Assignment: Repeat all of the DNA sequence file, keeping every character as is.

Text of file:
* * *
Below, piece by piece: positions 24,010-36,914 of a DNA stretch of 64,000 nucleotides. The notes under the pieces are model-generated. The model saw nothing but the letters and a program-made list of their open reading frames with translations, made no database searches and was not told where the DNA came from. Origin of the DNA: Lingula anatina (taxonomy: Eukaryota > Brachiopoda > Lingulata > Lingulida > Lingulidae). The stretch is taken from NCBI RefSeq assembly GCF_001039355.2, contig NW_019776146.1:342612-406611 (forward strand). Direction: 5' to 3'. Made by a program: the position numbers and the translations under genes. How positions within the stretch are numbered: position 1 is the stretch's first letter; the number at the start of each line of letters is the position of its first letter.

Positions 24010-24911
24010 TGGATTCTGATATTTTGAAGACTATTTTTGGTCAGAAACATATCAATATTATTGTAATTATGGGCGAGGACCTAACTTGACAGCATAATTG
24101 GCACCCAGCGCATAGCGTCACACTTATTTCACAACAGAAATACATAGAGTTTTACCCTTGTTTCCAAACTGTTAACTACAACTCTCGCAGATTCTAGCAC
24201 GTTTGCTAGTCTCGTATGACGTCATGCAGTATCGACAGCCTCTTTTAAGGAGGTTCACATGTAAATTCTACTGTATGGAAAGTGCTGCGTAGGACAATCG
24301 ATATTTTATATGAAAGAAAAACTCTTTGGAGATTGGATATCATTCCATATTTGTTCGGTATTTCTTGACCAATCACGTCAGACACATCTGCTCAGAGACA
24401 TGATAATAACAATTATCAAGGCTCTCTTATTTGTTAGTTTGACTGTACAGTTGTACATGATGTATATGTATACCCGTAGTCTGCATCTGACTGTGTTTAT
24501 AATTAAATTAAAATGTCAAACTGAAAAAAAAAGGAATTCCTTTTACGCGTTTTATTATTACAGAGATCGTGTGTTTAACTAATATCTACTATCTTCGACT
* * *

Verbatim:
Below, piece by piece: positions 24,010-36,914 of a DNA stretch of 64,000 nucleotides. The notes under the pieces are model-generated. The model saw nothing but the letters and a program-made list of their open reading frames with translations, made no database searches and was not told where the DNA came from. Origin of the DNA: Lingula anatina (taxonomy: Eukaryota > Brachiopoda > Lingulata > Lingulida > Lingulidae). The stretch is taken from NCBI RefSeq assembly GCF_001039355.2, contig NW_019776146.1:342612-406611 (forward strand). Direction: 5' to 3'. Made by a program: the position numbers and the translations under genes. How positions within the stretch are numbered: position 1 is the stretch's first letter; the number at the start of each line of letters is the position of its first letter.

Positions 24010-24911
24010 TGGATTCTGATATTTTGAAGACTATTTTTGGTCAGAAACATATCAATATTATTGTAATTATGGGCGAGGACCTAACTTGACAGCATAATTG
24101 GCACCCAGCGCATAGCGTCACACTTATTTCACAACAGAAATACATAGAGTTTTACCCTTGTTTCCAAACTGTTAACTACAACTCTCGCAGATTCTAGCAC
24201 GTTTGCTAGTCTCGTATGACGTCATGCAGTATCGACAGCCTCTTTTAAGGAGGTTCACATGTAAATTCTACTGTATGGAAAGTGCTGCGTAGGACAATCG
24301 ATATTTTATATGAAAGAAAAACTCTTTGGAGATTGGATATCATTCCATATTTGTTCGGTATTTCTTGACCAATCACGTCAGACACATCTGCTCAGAGACA
24401 TGATAATAACAATTATCAAGGCTCTCTTATTTGTTAGTTTGACTGTACAGTTGTACATGATGTATATGTATACCCGTAGTCTGCATCTGACTGTGTTTAT
24501 AATTAAATTAAAATGTCAAACTGAAAAAAAAAGGAATTCCTTTTACGCGTTTTATTATTACAGAGATCGTGTGTTTAACTAATATCTACTATCTTCGACT